Nurul remembers the 2018 Asian Games clearly. “I was ready, but when they announced who I was fighting against, I bawled my eyes out. Once again, I was competing against Indonesia,” she says, still a little on edge. “I was fighting on Indonesia’s home turf, so I knew it was going to be tough.”

Ultimately, Nurul lost in the quarter-finals, and came home empty-handed yet again.

“That’s when I hit rock bottom. At the airport, my teammates had medals and their families were cheering for them. I had nothing. I was heartbroken.”

It took a while to pick herself back up, but Nurul knew that despite her setbacks, she would not give up until she brought home the world championship. She worked even harder, harnessing the hurt and pain, to draw up the winning game plan that would lead her to gold at the 2018 World Championships.

She remembered telling herself, “If I lose to Selly again, I’ll quit Silat and look for something else. But losing isn’t an option, because there is nothing else I want to do.”

Nurul finally defeats her biggest opponent and wins the 2018 World Pencak Silat Championship. (Courtesy of Singapore Silat Federation)

Come December 2018, Singapore’s OCBC Arena was filled with Nurul’s supporters, and it’s the 18th World Pencak Silat Championship semi-finals. Nurul was once again pitted against Selly Andriani. She took a deep breath, closed her eyes and reminded herself that she must stay calm, composed, and — she distinctly remembered repeating to herself, “I have nothing to lose. It’s now or never."

Her composure stayed intact and by round 2, had taken Selly down twice. Nurul continued on the offense and finally beat Selly, 4 to 1. She advanced to meet Thailand’s contender in the finals, and finally — finally! — won gold.

It was momentous, not just for the country, but especially for Nurul. She’d overcome years of crushing losses and self-doubt, but her perseverance pulled her through even the most difficult moments.

 

Failing doesn't mean it's over; I let it redirect me. Every failure gave me a stronger drive, fuelled me to train even harder.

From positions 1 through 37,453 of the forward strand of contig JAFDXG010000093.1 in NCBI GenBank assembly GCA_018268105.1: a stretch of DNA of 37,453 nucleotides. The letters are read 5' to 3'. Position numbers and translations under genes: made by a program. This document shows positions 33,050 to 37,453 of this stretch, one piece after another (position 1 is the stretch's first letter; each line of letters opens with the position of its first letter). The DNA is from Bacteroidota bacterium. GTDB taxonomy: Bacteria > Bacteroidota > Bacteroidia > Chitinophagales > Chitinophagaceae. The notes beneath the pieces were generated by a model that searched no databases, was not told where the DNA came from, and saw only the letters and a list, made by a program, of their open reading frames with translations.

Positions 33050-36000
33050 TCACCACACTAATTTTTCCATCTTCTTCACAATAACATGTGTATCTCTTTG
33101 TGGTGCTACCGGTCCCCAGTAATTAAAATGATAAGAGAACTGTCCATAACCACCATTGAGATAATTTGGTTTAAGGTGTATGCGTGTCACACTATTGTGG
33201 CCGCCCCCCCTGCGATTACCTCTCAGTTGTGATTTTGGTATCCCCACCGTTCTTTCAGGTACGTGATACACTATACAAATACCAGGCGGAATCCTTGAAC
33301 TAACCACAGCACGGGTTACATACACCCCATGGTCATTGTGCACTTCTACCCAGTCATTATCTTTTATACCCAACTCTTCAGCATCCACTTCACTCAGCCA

From Struggling Business Owner to Successful Entrepreneur

Business experience and business ownership traditionally go hand in hand, but Nita Chauhan was an exception. By the time she was 18, her sister migrated to the UK and she was handed the reins to one of her father’s shoe stores, but none of the experience needed to run it.

“I was immature. And I took the business for granted,” Nita confesses.

By 1985, a decade after Nita started running the store, Singapore sank deep into recession and many businesses went under. Nita’s was no exception. “In that process, I lost my shop, and I lost my father,” Nita says, remembering those difficult years. “I watched my father slip into depression, and felt the pain of closing my business at the same time. I never wanted to do retail again.”

 

Nita’s father, R.C Kishin, at Euro Shoe Shop, which he founded in the 1989. 

Vowing to never own another business, Nita stayed in retail but pursued a corporate path. But she found herself struggling and within six months was sacked from her job. “I realised I was too bossy. I was too used to being on the other side of the playing field and needed to change my mindset.”

Nita had to adapt quickly and learn that she wasn’t the boss anymore. She also upskilled her technical knowledge by pursuing a distance-learning MBA in retail, as well as a diploma in shoe construction and design. By the early 2000s, Nita felt ready to re-emerge onto the retail scene, so she tried her hand at importing shoes into department stores.

“I started with Singapore’s department stores because the investment cost was low. I would fill a suitcase with shoes and visited store after store, trying to sell my product,” she sighs, recalling the exhaustion of lugging the heavy suitcase in Singapore’s heat.

Eventually, her big break happened when Robinsons took on her shoes — on the condition that Nita would stand beside her product, selling it to passersby. Not one to pass up a good opportunity, she chatted with and listened to what customers had to say about the shoes, picking up market knowledge she still uses today.

When Robinsons ended the partnership not long after, Nita felt her world collapsing around her yet again. Her husband, supportive as always, prompted her to think bigger: “You have an MBA in retail, you are an expert in shoe construction and design. What are you going to do with all this knowledge?”

Nita realised she needed to set up her own store.

Nita pulled on past experiences, market research and ample doses of determination to eventually set up her own store Vincitore Shoes. 

At first, she was terrified, but her husband’s encouragement pushed her to double down on her efforts. “It felt like I was jumping into the deep end all over again.”

The vision was simple, but clear: Nita wanted to sell premium quality Italian shoes at reasonable prices. So she embarked on a two-year journey to find the right shoe makers, and in 2015, exactly 20 years after she closed her father’s shop, Nita and her husband set up their own, Vincitore Shoes — which, uncoincidentally, means winner.

 

Downtime is the time for opportunity and reinvention. To make a beautiful gold bangle, it needs to be beaten, heated, drilled, chiselled and grinded. Only then will it become a beautiful bangle.

Getting back up is what counts

An ancient proverb stands as true today as ever before: “Failure is the mother of success.” No matter how many times we are looked down upon, fall, are defeated, or hit rock bottom, there’s always another opportunity waiting around the corner — we just need to look and work hard enough to grab it.